Which is not to say I no longer read, but that I no longer grab up any book that looks like it might be interesting, or follow lists of what's new and notable. My reading now tends more and more to fall into various categories of research. (And this aside from pure research books, like guides to ship rigging or celestial navigation). Mind you, the categories are flexible, and I'm certain I'm still learning from the experts as well as enjoying filling in the information I require, but the categories of interest have certainly narrowed. Some apply more specifically than others, but all give me at least a sense of background or a flavor of a time and/or place that's relevant to The Stowaway.

On my current To Be Read list, in either paper or Kindle format (occasionally both), by the aforementioned category:


  • Coral Island, J. Michael Ballantyne (an influence on J.M. Barrie)
  • The Journal of a Disappointed Man, Wilhelm Nero Pilate Barbellion (you may be relieved to know that is the nom de plume of a man actually named Bruce Frederick Cummings)
  • The Moonstone, Wilkie Collins (because I need to know if it really is likely to be Vivian's favorite book)
  • Girl of the Limberlost, Gene Stratton-Porter 

Sadly, neither my paper nor electronic copy looks
like this. Would that one of them did.


  • Moby-Dick, Herman Melville
  • Ahab's Wife, Sena Jeter Naslund
  • Evolution's Captain, Peter Nichols (the clash of science and religion in the era preceding and influencing the Edwardians, ships)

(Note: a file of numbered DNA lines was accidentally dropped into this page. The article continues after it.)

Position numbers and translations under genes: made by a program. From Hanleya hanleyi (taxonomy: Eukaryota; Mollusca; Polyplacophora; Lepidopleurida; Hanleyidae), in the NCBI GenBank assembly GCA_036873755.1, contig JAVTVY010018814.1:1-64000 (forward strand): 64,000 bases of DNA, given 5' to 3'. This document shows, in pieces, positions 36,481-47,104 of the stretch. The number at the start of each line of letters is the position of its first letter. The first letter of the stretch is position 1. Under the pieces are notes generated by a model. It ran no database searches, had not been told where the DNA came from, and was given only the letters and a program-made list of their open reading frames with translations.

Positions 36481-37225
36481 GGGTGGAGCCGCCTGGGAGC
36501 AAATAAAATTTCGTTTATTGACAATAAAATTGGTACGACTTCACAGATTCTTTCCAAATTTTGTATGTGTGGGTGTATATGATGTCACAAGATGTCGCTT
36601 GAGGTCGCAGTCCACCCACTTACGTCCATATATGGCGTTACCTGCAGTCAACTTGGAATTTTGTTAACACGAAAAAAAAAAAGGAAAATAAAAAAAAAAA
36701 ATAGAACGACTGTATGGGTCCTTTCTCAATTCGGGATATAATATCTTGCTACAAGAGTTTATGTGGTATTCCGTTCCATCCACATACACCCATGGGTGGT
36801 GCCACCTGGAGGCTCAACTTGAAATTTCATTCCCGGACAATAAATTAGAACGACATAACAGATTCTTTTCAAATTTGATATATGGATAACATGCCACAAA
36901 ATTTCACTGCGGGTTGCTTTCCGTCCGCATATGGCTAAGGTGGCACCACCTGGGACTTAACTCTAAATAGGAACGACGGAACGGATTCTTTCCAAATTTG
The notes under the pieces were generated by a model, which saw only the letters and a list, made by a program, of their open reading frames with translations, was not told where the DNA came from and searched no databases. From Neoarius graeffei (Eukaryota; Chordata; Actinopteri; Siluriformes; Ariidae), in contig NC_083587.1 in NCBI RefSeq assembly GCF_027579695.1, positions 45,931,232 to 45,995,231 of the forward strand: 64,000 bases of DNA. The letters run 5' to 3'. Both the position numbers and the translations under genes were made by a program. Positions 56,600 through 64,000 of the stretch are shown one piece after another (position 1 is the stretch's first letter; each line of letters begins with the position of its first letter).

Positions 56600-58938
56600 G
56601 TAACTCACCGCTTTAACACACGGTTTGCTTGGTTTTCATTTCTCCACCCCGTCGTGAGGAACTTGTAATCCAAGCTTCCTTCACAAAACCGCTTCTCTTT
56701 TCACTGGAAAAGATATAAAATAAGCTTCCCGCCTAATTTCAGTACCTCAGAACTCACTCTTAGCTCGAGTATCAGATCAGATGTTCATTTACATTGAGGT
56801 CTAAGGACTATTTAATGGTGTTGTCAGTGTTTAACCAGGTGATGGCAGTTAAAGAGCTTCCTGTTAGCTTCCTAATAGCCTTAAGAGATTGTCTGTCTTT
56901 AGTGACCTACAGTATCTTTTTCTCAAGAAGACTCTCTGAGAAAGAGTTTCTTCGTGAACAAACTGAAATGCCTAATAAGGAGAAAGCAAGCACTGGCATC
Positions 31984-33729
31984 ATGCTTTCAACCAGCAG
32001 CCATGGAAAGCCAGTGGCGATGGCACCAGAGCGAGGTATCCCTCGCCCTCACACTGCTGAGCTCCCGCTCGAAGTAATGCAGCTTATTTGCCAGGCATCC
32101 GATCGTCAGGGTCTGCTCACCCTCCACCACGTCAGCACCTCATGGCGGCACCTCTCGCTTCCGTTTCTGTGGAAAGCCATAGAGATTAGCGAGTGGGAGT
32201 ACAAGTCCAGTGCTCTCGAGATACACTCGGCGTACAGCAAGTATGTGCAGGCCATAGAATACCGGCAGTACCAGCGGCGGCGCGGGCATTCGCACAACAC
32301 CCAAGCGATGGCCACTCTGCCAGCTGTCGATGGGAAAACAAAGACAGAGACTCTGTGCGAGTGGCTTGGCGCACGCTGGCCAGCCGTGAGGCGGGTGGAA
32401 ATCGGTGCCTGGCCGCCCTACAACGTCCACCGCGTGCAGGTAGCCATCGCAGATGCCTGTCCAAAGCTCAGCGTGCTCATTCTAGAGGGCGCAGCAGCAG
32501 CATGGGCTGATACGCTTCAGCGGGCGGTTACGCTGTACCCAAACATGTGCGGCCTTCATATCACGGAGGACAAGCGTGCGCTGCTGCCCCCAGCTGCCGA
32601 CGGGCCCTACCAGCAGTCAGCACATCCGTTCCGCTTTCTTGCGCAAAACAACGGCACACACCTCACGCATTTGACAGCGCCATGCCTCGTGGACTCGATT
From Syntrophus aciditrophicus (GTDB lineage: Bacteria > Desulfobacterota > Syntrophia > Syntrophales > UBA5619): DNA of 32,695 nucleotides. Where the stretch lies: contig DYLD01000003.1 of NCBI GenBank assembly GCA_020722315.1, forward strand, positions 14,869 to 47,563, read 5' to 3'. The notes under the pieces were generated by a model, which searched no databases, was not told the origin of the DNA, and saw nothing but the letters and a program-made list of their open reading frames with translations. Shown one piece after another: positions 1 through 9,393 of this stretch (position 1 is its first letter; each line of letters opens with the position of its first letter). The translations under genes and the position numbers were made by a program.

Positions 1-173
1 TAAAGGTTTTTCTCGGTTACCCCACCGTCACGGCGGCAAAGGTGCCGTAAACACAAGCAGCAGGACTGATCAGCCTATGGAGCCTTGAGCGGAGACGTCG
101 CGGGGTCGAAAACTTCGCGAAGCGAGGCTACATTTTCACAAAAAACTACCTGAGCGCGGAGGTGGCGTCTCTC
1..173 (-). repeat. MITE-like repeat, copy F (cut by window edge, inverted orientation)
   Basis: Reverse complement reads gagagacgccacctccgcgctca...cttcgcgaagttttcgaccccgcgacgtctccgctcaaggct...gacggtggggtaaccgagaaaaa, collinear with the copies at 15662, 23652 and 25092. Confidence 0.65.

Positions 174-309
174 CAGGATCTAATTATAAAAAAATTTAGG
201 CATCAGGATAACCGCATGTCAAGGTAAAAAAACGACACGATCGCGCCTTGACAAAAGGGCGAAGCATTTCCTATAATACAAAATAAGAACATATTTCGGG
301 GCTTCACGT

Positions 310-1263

• The Navigator of New York, Wayne Johnston (polar exploration and ships)
  • Master and Commander and Post Captain, by Patrick O'Brian (along with Sea of Words--at a whopping 400-plus pages--a companion glossary compiled by Dean King with John B. Hattendorf and J. Worth Estes). I have the DVD of the first novel too, and I'm planning to immerse myself in a Master and Commander weekend before too much longer.

Erich Lessing in John Huston's 1954 film of Moby-Dick. This
 would make me want to read the book if I hadn't already decided to.


  • Thames: The Biography, Peter Ackroyd
  • Imagined London, Anna Quindlen

The Amazon/City of Manaus:

  • The River That God Forgot, Richard Collier
  • The Sea and the Jungle, Henry Major Tomlinson
  • The Naturalist on the River Amazon, Henry Walter Bates
  • State of Wonder, Ann Patchett


  • The Secret Life of Pronouns: What Our Words Say About Us, James W. Pennebaker (because I want to make sure I don't get James's speech wrong)

So how am I doing with all this? Well, um, I'm a third of the way through Moby-Dick and halfway through The River That God Forgot, and I've started Imagined London and Thames: A Biography. And I've read a few books that don't appear on the list. Possibly I am going to start to need to block out more designated reading time, which will include pushing those ever-present temptations of Twitter and Tumblr off to the side of the map.

Edward Gorey had the truth of it.

But lest you think I've forgone all recreational reading, I've read almost the entire Inspector Lynley series by Elizabeth George this year, thirteen volumes so far. (And some of them are long!) Of course they are set in locations around England, thereby possibly qualifying them as, er, research...